THERMO Spoken Here! ~ J. Pohl © ( C4280~8/15) | ( C4500 - 3.11 About Enthalpy) |

Ambient Pressure | 1 atm |

Tank Cross-section Area | 2 m^{2} |

Shaft Rate | 60 rpm |

Shaft Torque | 100 Nm |

Mixing Time | 60 min |

Ingredients Depth Initial | 1.6m |

Ingredients Depth Final | 1.8m |

The apparatus mixes the ingredients of a polymer that is used to seal and fire-proof the interiors of aircraft fuel tanks. Ingredients are poured in from the top which remains open to the atmosphere. The stirring propeller rotates at 60 rpm, driven by the motor below. The table contains information regarding the event.

**Apply** the energy equation. What does it tell us?

♦ Although this is a "batch" or increment type event, we will begin with the general, rate-form of the energy equation.

(1)The table contains data of the event. |

As our system, we take the ingredients of one batch. The event, as depicted, involves two manners of work. These are shaft work and the work of expansion as the ingredients force back the ambient atmosphere at their upper surface. We expand the work summation.

(2)The work at the upper surface is a bit involved. |

We take two steps as Equations (3).

(3)3 |

The above is our usual first-order differential equation. The first step toward solution is to separate variables. Equation (4) shows that task completed.

(4)When variables are separated, the resulting form is called differential. |

Next apply the integration operator then write the limits and integrate. The system energy (E) integrates readily. We write it as its increment. The sum of heat rates over the time is expressed generally.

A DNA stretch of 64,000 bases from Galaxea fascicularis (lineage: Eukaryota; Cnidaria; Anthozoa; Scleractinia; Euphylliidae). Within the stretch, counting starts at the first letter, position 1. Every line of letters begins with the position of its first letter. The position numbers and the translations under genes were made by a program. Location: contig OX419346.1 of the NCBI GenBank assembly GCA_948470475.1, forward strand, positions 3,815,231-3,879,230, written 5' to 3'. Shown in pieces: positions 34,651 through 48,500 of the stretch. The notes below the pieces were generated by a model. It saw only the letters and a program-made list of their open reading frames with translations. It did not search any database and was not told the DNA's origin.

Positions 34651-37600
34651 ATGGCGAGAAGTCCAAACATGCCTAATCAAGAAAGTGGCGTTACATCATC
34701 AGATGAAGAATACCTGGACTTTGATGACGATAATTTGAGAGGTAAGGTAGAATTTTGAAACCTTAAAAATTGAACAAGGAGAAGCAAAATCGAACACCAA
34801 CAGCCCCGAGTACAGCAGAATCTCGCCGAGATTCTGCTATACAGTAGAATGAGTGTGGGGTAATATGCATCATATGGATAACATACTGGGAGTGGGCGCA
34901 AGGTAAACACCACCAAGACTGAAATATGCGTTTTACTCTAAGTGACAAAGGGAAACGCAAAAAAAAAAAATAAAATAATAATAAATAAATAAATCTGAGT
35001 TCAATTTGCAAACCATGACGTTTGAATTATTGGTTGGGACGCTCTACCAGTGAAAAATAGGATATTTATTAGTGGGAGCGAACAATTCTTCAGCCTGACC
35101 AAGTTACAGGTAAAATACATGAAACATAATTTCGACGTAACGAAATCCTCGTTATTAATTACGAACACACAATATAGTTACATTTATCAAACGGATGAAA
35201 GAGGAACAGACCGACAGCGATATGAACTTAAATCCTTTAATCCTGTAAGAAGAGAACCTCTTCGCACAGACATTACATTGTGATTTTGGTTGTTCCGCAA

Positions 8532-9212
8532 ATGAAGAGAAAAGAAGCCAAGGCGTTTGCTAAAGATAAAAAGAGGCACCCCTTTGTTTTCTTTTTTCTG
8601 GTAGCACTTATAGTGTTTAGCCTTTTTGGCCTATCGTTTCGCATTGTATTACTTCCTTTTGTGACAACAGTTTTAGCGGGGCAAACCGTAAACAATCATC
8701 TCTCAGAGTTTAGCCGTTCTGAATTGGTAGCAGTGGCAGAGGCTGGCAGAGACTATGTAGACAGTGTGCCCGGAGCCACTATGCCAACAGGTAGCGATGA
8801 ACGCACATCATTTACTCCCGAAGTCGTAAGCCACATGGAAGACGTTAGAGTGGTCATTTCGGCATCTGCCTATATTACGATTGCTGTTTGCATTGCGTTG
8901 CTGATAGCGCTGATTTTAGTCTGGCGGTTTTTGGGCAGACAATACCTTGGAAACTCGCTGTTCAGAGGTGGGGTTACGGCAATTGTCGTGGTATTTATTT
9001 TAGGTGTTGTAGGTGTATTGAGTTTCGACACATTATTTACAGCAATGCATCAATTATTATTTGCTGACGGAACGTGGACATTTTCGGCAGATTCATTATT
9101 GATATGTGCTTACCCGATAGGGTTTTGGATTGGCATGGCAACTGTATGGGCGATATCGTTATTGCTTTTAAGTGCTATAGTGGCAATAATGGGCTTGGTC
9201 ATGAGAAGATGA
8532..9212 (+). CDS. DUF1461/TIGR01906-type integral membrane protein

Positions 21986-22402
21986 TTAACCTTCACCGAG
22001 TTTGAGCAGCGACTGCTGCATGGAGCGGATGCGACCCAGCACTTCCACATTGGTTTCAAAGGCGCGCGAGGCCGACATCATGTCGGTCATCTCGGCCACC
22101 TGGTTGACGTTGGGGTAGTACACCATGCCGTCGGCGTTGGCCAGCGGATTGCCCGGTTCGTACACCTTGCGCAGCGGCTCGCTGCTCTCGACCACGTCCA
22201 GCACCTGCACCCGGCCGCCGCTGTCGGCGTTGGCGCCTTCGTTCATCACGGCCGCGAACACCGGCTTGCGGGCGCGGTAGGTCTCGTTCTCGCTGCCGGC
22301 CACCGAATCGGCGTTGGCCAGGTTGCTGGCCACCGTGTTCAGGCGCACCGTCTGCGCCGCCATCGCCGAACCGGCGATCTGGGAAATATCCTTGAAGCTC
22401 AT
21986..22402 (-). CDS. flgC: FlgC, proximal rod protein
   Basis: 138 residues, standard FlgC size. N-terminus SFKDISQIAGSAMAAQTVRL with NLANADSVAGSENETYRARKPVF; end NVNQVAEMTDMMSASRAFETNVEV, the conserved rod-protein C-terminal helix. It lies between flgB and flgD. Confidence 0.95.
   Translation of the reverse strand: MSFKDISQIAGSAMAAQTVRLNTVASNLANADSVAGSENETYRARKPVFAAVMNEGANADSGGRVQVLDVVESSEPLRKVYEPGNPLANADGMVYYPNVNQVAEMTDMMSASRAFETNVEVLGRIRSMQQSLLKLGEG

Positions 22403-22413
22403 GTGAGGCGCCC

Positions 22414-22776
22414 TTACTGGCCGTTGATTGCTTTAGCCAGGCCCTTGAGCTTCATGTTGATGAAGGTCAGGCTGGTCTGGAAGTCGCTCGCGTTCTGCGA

(5)It is a bit more writing but we prefer to keep the energy equation intact rather that to calculate the works apart from it. |

We see that the work of the shaft rotation is positive meaning "energy to the ingredients." The work interaction at the surface of the batch occurs as the batch expands and "backs-off" (pushes away) the atmosphere. The vector force at the boundary (integral of pressure over area) acts opposite to its displacement ~ the work should be negative in sign; it is! This problem is fictitious; there is no value in running the numbers any further.

The apparatus mixes the ingredients of a polymer that is used to seal and fire-proof the interiors of aircraft fuel tanks. Ingredients are poured in from the top which remains open to the atmosphere. The stirring propeller rotates at 60 rpm, driven by the motor below. The table contains information regarding the event.

**Apply** the energy equation. What does it tell us?

Premise presently unwritted!